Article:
The wounded magpie
Last Friday afternoon, I came home from various errands to find a magpie with a broken wing in the back yard. Seeming dazed, it was swung its head back and forth, as if its vision was impaired, and flapped wings in unsuccessful effort to fly. Then it would run, often in circles, falling over because its balance was off. The afternoon was hot, but the bird was fast enough to scoot away when I tried to set a water bowl nearby.
In the evening, I turned on sprinklers. As the sun got low, other magpies flew into the yard to peck at seeds or insects. The injured bird joined them to eat, but when they flew away, it made it’s way alone to a section of fence behind the cover of bushes. Hours later, when I took the dogs out before bed, I shone a flashlight to look, and the bird hadn’t moved. I wondered if the magpie, left behind by its tribe, felt something akin to loneliness.
I hadn’t been sure the bird would last through the night, fearing that injuries or a cat would finish it off, but in the morning, it was dashed around with more energy and coordination than the day before. I checked on it through the day, and that afternoon, was surprised to see it approach a squirrel that climbed down a tree in the shade where the bird was resting.
Magpie and squirrel
The magpie came close to the squirrel, who at that point, charged and drove it away, but this close encounter between two species I’d never seen interact before made me wonder again if the bird was experiencing something we would call abandonment.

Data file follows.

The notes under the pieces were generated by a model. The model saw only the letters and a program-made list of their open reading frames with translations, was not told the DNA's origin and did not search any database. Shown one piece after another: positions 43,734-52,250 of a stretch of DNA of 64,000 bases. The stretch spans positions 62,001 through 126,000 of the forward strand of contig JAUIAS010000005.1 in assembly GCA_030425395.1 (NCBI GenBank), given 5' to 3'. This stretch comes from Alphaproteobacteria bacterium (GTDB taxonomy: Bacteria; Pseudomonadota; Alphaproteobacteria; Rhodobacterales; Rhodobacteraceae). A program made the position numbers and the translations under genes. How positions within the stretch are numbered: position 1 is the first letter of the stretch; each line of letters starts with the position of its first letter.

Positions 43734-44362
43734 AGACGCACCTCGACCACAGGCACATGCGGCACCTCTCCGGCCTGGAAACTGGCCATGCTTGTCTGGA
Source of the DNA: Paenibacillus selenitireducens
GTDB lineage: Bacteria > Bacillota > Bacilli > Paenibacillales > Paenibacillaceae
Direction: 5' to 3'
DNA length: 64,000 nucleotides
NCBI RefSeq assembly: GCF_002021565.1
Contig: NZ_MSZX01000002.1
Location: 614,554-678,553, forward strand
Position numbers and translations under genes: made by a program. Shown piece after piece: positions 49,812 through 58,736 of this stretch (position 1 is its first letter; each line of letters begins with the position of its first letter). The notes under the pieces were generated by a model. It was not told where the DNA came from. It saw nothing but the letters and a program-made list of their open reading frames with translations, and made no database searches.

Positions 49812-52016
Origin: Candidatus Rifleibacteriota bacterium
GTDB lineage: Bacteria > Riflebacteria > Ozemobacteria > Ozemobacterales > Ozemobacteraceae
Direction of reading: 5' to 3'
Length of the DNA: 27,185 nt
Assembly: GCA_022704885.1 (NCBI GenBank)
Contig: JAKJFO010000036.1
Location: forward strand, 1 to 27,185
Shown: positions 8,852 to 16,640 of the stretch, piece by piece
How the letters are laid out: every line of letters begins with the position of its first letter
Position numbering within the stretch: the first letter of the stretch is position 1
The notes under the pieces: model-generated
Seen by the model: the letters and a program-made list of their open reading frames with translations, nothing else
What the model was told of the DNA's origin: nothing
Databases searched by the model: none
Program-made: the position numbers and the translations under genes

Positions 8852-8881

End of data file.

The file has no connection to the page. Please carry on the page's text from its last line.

We’ll never know, but such speculations can no longer be dismissed as mere projection or pathetic fallacy. I’ve seen numerous examples of this recently, including an article this week in The Atlantic, about an Alaskan Orca who carried her dead calf with her for 17 days:
“It is hardly anthropomorphic to ascribe grief to animals that are so intelligent and intensely social. Tahlequah’s relatives occasionally helped her carry her dead calf, and may have helped to feed her during her mourning…
The Lummi Nation, who live in the Salish Sea and also depend on salmon, have long understood this side of the southern residents. ‘We’ve fished alongside them since time immemorial,’ says Jay Julius, the nation’s chairman. ‘They live for the same thing we live for: family.’”
Our role in the magpie’s story came to a happy ending. We managed to scoop it into a cardboard box I’d drilled with air holes, and on Sunday morning, carried it to the Sacramento Wildlife Care Association, a wonderful organization that rehabilitates injured or orphaned birds and animals.
As I’ve said before, both modern physics and ancient Buddhist teachings agree that there really isn’t “a world out there,” out there. The physical world we experience is what our limited senses configure out of swirling masses of energy and light. The meanings we experience are those we impute on a world that is far more dream than solid “reality.”
I never named the magpie for fear it wouldn’t survive, but in my favorite version of the dream, this bird, healed and nourished until it is strong again, will rejoin its fellow magpies, stronger than it was before, as a result of its time of trial and solitude.